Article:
Angler Education (or lack thereof)

Every US state requires some sort of certification prior to issuing a hunting license. Most do the same for a trapping license as well.  But nothing of the sort exists for obtaining an angling license. As much as I enjoy seeing a kid walking/biking to the local river to fish, it causes me to wonder if they know what they are doing?

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This kid obviously knows what he’s doing. After all, he lives under the same roof with a Fly Fishing Guide/Tree Hugger.

The Oregon Department of Fishing & Wildlife does an outstanding job of promoting the sport of angling. They put on numerous seminars and clinics around the state introducing kids (and adults) to the sport. They have a huge network of volunteers that receive instruction and certification. The ODFW provides basic instruction on the various fishing methods and opportunities in each area. They also have “free fishing days” and family fishing events. It’s a great program in most respects.  But there are a few things missing, at least as far as I’ve seen when attending and/or assisting with various events.

Some of the areas I would like to see expanded on are:

  • Species Identification
    • Differences between hatchery raised and wild fish
    • Identification of Endangered Species
  • Playing, Landing, Handling and Releasing methods
  • Rules and Regulations
  • Conservation

Most of those items are all clearly discussed within the Sport Fishing Regulation books, but let’s be honest, a huge percentage of the population does not read the entire regulation book. They look for open and close dates, bag limits, and that’s about it. Spend a little time in the summer months at a local, county, state or federal park with fishing access, and within a few minutes, you’ll witness any number of violations of the Oregon Fishing Regulations. Most of them are simply ignorance of the rules, but some are blatant disregard for them.

The Oregon State Police are charged with enforcement of Oregon Fish and Wildlife regulations. I do not envy the position they are in.  There are not enough officers to cover the entire state and those individuals that could care less about the rules know it.

Simplification of the regulations (which is underway) will help, but I feel that more can be done. Is it time to start an Angler Certification process similar to Hunter Education/Certification?  I realize that sounds pretty extreme.  But when uneducated anglers are heading for waters that contain ESA listed species, they should know what they’re likely to catch and what they should do with it if they do.

Wild fish advocates (myself included) like to point to Harvest as one of the keystone problems facing wild fish, but generally we’re talking about commercial offshore harvest (US and International Fleets) that use gill nets and seines to indiscriminately catch tons of ESA listed fish each year.  But indiscriminate harvest happens in our rivers and streams too.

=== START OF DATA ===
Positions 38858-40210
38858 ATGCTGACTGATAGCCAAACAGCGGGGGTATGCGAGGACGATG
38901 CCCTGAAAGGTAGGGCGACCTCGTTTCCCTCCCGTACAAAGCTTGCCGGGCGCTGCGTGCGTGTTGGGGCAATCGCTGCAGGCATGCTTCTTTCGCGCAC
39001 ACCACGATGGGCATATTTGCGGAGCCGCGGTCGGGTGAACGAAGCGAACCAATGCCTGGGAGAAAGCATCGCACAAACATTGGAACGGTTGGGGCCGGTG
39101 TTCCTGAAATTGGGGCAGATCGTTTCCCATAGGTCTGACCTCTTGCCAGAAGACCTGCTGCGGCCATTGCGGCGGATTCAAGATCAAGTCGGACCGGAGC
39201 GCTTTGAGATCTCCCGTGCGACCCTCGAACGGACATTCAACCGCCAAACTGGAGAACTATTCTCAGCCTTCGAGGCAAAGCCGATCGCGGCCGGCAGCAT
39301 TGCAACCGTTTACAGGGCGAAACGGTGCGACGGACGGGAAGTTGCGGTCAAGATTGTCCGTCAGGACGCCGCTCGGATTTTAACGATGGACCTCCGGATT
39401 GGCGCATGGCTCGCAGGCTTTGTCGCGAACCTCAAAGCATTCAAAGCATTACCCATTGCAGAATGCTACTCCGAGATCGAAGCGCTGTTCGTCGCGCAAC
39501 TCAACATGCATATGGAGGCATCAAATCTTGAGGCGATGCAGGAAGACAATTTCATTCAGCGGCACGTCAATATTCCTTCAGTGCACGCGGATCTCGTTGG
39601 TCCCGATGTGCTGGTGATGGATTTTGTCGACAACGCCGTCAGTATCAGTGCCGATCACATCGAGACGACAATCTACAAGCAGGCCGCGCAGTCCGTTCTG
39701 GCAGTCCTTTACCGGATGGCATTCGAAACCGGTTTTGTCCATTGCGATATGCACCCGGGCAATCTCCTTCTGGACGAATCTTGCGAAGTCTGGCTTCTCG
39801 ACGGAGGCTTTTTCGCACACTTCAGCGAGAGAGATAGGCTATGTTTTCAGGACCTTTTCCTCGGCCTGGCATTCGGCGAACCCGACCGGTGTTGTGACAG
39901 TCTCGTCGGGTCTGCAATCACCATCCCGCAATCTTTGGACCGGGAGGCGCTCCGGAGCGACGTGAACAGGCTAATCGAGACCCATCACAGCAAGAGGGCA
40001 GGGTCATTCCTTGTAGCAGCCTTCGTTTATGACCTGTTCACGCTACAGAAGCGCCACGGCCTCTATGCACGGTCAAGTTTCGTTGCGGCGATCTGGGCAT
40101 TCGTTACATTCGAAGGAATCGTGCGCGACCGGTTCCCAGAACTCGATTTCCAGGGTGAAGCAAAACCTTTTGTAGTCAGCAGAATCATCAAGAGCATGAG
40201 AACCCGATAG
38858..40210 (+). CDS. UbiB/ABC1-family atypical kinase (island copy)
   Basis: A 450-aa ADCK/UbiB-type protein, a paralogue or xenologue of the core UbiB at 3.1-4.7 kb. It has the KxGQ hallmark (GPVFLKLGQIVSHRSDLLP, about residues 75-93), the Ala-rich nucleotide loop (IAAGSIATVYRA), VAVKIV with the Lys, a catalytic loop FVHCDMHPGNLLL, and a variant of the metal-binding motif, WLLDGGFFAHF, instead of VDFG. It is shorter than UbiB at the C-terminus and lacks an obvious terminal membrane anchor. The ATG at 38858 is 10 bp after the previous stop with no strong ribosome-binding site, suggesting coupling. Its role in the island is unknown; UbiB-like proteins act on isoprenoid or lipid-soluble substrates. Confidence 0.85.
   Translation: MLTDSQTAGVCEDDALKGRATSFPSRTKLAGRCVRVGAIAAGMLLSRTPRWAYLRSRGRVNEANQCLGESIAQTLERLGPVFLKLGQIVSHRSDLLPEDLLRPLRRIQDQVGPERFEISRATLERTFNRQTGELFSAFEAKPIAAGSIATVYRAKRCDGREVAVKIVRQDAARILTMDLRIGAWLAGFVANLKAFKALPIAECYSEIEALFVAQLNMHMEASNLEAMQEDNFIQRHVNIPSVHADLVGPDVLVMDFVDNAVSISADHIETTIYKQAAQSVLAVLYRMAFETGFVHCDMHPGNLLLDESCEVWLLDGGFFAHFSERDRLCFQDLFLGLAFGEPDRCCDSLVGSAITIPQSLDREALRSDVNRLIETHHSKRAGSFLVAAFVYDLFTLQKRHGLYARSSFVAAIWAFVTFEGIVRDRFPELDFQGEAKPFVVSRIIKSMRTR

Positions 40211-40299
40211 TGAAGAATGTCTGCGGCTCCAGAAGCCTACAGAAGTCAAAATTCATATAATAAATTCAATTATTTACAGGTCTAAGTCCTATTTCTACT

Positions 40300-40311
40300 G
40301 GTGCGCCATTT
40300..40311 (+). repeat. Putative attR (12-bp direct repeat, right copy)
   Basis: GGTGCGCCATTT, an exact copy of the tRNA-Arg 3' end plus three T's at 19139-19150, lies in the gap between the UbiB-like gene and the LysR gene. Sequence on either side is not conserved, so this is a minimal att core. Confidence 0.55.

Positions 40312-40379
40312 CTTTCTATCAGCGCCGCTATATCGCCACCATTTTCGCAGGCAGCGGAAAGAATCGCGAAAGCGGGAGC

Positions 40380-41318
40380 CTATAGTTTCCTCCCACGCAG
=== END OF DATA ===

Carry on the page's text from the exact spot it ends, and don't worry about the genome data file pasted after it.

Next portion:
Northern Pikeminnow from the Snake River- NOT an ESA listed species!

I caught, kept and marked my tag with my first Steelhead from the North Santiam River in June 1992. To this day, I couldn’t tell you with absolute confidence whether it was a wild or a hatchery fish. Back then, I didn’t know the difference. Chances are pretty good that it was a legal fish, being mid-summer, but the point is, I was uneducated when it came to anadromous species.

To be a licensed fishing guide in Oregon, you’re required to provide proof of liability insurance and hold valid CPR/1st Aid Certification.  You also need to attest that you haven’t been convicted of violating any fish and wildlife regulations or had your privileges revoked for any reason. That’s pretty much all there is too it, oh, and pay the fee.  Shouldn’t guides, at least, be required to prove they understand the regulations?

With what we’re just beginning to learn about steelhead, I think it’s time to take things a little more serious.  A small percentage of steelhead adults create the largest percentage of juveniles.  Resident Rainbow Trout fertilize a large percentage of steelhead eggs.  Those two facts alone should tell us that every wild fish is important to the survival of the species.  The wild female steelhead that someone illegally knocks on the head, could be the female that was destined to produce 5 times more the amount of viable eggs than all the other females in that particular run.  Same goes for the male resident wild trout – he could have been the male that fertilized thousands of eggs next spring, if he hadn’t been gut hooked and drug up on the bank.

We can’t stand in our rivers inland and point the finger of blame at those nasty gill netters out in the ocean anymore.  We contribute to the harvest issue as well and we could all stand a little more education.

Tight Lines, Keep ’em wet,  and if you don’t know – let ’em go.

Dave

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